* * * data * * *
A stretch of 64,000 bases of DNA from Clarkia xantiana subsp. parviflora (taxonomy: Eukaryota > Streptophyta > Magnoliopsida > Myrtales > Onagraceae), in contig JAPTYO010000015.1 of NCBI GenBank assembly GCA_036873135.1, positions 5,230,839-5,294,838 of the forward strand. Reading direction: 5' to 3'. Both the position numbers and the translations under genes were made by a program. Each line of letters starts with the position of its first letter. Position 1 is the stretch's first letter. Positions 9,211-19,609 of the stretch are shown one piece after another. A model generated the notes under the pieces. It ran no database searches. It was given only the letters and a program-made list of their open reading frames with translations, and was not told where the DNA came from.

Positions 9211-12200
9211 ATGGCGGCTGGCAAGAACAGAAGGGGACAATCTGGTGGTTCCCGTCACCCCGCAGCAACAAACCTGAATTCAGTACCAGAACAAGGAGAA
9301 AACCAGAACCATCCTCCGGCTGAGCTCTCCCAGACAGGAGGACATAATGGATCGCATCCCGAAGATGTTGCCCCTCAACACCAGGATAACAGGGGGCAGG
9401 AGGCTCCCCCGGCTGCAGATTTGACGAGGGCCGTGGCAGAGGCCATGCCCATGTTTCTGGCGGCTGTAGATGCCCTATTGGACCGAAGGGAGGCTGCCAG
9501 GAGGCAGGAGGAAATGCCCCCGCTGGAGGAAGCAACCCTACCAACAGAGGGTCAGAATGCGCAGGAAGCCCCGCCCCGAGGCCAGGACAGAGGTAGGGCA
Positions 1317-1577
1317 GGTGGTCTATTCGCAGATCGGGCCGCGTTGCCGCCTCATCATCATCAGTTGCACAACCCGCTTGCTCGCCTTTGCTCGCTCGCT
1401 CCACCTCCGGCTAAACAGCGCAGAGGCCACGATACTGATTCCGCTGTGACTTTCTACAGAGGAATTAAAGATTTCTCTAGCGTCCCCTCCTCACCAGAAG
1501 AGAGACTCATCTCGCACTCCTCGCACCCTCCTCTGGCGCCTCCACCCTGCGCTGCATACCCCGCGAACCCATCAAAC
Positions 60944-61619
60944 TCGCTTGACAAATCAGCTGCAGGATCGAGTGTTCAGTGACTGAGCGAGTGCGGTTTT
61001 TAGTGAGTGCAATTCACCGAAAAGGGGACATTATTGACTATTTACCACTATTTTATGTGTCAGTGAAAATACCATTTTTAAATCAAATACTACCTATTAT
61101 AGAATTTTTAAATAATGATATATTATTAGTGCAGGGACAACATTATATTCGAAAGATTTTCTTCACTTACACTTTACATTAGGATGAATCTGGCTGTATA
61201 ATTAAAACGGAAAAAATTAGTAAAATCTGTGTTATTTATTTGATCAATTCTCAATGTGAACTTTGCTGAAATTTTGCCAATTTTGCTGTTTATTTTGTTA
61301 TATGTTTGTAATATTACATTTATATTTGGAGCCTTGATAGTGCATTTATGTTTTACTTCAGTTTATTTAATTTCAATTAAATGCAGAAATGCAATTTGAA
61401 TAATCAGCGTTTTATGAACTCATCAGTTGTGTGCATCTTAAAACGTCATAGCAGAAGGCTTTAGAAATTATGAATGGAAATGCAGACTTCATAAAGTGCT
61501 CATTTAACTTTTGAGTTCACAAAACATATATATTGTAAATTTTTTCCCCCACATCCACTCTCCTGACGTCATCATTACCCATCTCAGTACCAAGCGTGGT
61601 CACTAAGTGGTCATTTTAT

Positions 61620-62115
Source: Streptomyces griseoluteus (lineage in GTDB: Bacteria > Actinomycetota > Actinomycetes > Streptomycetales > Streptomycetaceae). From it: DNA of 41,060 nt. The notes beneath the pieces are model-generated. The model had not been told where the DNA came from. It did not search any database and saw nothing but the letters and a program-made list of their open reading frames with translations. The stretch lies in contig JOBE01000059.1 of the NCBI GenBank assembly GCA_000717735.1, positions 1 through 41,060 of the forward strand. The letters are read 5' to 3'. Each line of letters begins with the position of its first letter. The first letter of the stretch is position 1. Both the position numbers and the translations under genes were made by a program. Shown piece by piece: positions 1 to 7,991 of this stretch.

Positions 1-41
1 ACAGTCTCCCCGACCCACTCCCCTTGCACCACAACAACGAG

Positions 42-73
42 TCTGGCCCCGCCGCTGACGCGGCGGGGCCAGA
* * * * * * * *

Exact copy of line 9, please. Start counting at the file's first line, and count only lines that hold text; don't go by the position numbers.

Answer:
1401 CCACCTCCGGCTAAACAGCGCAGAGGCCACGATACTGATTCCGCTGTGACTTTCTACAGAGGAATTAAAGATTTCTCTAGCGTCCCCTCCTCACCAGAAG